Wednesday, June 27, 2012

The sad fate of Lydia Logie

"A delicate young female, tenderly brought up and of such exquisite sensibility that she might be said to be alive at every pore ..."

This was how Richard Blechynden, in his voluminous diary, described his long lost sister, Lydia Logie. She was one of the victims - and one of the few survivors - of the Grosvenor, an East Indiaman shipwrecked off the wild and rocky coast of south-east Africa in the 1780s, hundreds of miles from the nearest European settlement.

For her, at least, it might as well have been Mars.
She was never heard of again except through hearsay, rumour and vague reports of sightings, but it is thought this well educated talkative genteel English young lady, accustomed to all the fine trappings of English middle to upper class society, lived out her days as the wife of a native warrior in a Pondoland settlement.

Lydia Logie's tragic story and lonely, hopeless fate in a strange and barren land, which I read about in a fascinating secondhand  book I picked up a couple of months ago (The Caliban Shore by Stephen Taylor) prompted this image.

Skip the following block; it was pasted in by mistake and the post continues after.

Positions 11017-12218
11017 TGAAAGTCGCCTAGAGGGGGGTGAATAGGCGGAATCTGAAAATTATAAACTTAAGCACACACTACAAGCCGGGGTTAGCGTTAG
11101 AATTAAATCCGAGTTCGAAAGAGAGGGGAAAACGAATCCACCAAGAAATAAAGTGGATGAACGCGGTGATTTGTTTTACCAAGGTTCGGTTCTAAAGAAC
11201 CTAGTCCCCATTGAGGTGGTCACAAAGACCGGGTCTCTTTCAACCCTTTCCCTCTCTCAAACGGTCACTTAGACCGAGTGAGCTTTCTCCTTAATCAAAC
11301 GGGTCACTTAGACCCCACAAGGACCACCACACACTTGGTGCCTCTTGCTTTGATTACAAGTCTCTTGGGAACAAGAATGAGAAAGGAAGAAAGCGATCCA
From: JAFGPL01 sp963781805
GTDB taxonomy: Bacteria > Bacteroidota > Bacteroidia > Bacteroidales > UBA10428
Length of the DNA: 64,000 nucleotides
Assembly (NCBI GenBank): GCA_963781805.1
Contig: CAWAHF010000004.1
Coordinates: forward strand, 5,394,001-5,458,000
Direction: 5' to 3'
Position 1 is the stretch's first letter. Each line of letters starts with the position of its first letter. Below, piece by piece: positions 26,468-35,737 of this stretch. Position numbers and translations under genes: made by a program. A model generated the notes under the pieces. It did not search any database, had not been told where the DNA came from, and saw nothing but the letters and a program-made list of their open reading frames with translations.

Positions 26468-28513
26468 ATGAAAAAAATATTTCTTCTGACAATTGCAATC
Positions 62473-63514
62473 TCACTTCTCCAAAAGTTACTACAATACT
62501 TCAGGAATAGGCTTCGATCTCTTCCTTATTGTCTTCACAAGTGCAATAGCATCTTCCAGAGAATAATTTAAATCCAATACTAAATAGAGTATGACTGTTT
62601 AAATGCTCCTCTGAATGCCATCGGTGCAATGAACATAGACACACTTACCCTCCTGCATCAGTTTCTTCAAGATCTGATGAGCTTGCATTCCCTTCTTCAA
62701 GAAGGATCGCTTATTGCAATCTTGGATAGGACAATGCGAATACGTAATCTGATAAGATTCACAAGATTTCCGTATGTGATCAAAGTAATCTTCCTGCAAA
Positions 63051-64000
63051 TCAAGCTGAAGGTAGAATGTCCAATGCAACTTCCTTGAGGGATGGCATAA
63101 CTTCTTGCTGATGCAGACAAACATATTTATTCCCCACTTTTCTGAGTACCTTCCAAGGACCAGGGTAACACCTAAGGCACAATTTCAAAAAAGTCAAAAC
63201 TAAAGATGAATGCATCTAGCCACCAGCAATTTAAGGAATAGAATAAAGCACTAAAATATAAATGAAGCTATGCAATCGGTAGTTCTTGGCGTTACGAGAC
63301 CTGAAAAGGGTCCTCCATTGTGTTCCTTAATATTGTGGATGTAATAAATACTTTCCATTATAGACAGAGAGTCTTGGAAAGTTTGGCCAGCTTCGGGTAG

It is made up of collaged and clipped monoprinted papers.

Alive or dead? Standing or prone? Remembered or forgotten - and how long before Lydia Logie shed the outward signs of civilization as she had known it? And forgot her mother tongue?

Vanity of vanity, all is vanities ...


  1. What an amazing tale. It would be nice to imagine that Lydia enjoyed her new life!? I can't believe you cut out all those tiny bits of paper. So effective.

  2. Such a sad story. Hope she found some happiness there. Your monoprinted paper fits the scene perfectly.

  3. like the rest, she indeed found happiness in Africa. We treated her so nice that when the rescuers came, she didn't want to go. bless her